I like to remind myself several times each day to be grateful. With so many things to be grateful for, sometimes I can't choose just one. Having said that, now I am grateful for having so many things to be grateful for!
I think the more gratitude you carry in your heart, the more happiness you manifest in your life. Sure, I have bad days just like everyone else, but I'm even grateful for them (usually in hindsight) and the contrast they provide, making my good days seem that much better.
I've often been accused of being "awfully chipper" or "way too happy," and I try to explain that I'm generally just happy to wake up alive each morning, and go to bed alive each night.
I think this attitude stems from the misfortune of a lot of loss in my life, beginning with the death of my adored father, Willis Grover Nesbitt, in 1972. I was just a tot of six years old when he passed on, and I'm sure I didn't really understand what death meant at the time. I wasn't allowed to attend his funeral, due to the well-meant decisions of my surviving family.
In hindsight, I think they made a mistake there, but I know they wanted to protect me from the harsh reality of his loss as best they could. I think I missed out on the natural grieving process, but I was sadly afforded many other opportunities to learn that as my life went on.
My brother Willie was diagnosed in 1987, at age 28, with a glioblastoma multiforme stage four brain tumor. Willie had always been my big, tough big brother, and his illness soon changed the big, tough part. His doctors gave him a dim prognosis, with three to six months to live.
Willie was tough, and tenacious and he lived for 18 months more, passing away at home with his family present at age 30.
I had never seen my scrappy Irish mom display any weakness before, but the loss of her eldest boy really threw her into a tailspin. She was never the same after Willie died, and succumbed to cancer of the lung herself in 1991.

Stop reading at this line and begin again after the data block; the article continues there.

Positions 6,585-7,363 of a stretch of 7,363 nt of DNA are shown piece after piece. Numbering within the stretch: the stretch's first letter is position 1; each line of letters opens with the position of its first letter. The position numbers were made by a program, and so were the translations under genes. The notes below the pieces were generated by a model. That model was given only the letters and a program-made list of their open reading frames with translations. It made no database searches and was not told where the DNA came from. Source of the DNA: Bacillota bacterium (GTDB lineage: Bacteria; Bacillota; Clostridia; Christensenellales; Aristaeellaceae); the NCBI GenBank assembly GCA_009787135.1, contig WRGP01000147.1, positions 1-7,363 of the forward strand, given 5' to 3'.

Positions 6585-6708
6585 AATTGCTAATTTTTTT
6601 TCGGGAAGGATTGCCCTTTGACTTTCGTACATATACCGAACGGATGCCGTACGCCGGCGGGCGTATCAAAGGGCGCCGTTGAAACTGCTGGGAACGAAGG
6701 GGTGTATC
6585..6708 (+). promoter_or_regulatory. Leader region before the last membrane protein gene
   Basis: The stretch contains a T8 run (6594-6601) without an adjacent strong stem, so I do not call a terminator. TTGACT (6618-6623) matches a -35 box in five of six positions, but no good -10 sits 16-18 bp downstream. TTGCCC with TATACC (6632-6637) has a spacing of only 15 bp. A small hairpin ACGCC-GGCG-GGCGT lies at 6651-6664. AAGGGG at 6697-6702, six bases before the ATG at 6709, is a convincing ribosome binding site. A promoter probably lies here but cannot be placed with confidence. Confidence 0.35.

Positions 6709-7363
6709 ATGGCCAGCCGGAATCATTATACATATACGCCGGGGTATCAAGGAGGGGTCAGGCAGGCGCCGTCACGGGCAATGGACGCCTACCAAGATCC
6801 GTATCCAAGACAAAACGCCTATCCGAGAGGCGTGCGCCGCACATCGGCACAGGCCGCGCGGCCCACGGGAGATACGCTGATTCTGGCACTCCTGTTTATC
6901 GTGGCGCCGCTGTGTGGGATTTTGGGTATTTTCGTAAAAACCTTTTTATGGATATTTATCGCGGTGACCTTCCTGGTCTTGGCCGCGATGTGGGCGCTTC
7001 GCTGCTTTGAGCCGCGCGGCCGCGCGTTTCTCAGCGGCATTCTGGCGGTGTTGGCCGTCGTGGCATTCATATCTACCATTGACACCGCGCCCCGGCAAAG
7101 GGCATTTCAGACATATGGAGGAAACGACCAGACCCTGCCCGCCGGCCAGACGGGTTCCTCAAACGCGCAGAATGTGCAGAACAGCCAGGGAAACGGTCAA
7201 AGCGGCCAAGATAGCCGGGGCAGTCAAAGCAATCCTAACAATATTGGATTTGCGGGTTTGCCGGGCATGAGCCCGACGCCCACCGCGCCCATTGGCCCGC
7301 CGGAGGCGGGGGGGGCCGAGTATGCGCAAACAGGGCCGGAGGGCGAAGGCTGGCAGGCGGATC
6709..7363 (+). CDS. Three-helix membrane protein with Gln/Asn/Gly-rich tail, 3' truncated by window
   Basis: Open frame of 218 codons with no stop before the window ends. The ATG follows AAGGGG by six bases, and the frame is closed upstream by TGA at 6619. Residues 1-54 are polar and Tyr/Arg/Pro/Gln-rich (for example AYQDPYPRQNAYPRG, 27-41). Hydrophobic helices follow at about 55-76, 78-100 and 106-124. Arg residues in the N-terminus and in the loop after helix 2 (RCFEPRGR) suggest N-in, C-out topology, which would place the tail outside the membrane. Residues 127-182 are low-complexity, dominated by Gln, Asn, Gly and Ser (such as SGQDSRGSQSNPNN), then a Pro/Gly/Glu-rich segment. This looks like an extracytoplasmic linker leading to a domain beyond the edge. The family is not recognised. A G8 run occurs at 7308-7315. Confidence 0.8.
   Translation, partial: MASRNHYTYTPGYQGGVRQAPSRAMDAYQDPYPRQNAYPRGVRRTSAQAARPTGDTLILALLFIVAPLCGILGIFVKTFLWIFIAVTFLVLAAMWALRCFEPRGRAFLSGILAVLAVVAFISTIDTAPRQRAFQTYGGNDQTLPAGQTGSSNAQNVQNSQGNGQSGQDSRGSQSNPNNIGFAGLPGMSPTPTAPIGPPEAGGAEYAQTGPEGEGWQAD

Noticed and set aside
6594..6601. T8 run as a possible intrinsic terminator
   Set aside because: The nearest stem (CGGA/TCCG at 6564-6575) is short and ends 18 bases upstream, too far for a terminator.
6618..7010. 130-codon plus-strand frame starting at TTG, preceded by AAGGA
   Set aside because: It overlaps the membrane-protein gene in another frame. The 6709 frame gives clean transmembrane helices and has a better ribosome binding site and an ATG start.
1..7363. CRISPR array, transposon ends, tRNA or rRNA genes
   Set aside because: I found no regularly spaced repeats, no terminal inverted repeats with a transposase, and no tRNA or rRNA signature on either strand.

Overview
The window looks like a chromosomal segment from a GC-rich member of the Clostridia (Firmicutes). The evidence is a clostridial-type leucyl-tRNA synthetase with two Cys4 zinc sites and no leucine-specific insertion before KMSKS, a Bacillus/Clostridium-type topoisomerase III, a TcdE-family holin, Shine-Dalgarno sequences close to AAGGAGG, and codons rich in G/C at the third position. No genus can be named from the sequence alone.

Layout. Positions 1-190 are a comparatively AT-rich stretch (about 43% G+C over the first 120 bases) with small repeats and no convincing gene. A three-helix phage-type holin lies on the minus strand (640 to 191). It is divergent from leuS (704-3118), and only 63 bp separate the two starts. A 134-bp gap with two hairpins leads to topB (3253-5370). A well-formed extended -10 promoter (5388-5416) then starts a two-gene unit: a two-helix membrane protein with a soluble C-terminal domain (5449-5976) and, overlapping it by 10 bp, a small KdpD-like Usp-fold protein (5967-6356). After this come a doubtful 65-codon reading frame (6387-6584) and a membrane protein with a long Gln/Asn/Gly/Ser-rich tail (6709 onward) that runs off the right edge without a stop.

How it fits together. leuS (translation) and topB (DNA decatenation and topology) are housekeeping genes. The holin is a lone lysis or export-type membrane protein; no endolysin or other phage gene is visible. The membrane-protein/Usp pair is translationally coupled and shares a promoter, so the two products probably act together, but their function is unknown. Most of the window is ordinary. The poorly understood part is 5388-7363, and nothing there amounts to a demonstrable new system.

Following our mom into the Great Mystery was my brother Andy just a few short years later. I, myself, was diagnosed the year after Mom's death with a benign, but potentially damaging, brain tumor. It was caught early, I was lucky enough to have great health insurance, and its removal was relatively uneventful.
My sisters Barb, Judy and I are all that remain of our original family of seven. I cannot speak for my sisters, but loss, trial and tribulation for me transformed into a daily ritual of gratitude that gets me through and makes me smile.
Rather than dwell on what and who I don't have, I've learned that it feels so much better to focus on what and who I do have. I have a wonderful and worthy husband/best friend, three handsome and compassionate sons, two indescribably delicious grandchildren, daughters-in-law that I admire and love, extended family that I am delighted to be related to by marriage present or past, friends that fill my life with light and love and two cats (Zephyr and Meep) who remind me each day what it means to be unconditionally loved. OF COURSE I SMILE ALL THE TIME!
Try this: Each morning when you awake, think of two things for which you are grateful. It may be weird at first, but just try. After a week or two, add a few more things. Repeat until this becomes a habit and you will notice a difference in how content you feel, I promise.
Life is what you make it. While we haven't much control over how long our lives will be, we do have the power to affect how wide our lives become, how full they seem.
The more you fill yours with gratitude for what you have, the wider and wider it looks and feels. Maybe I'm just a sappy optimist with her head in the clouds, a romantic idealist with immature tendencies, but I gotta tell ya, the view from in here isn't too bad.
Thank you to all who fill my life, you know who you are and you know that I love you. Namaste,
Patti is a staff writer at Greene County Daily World, and can be reached at firstname.lastname@example.org or at 812-847-4487.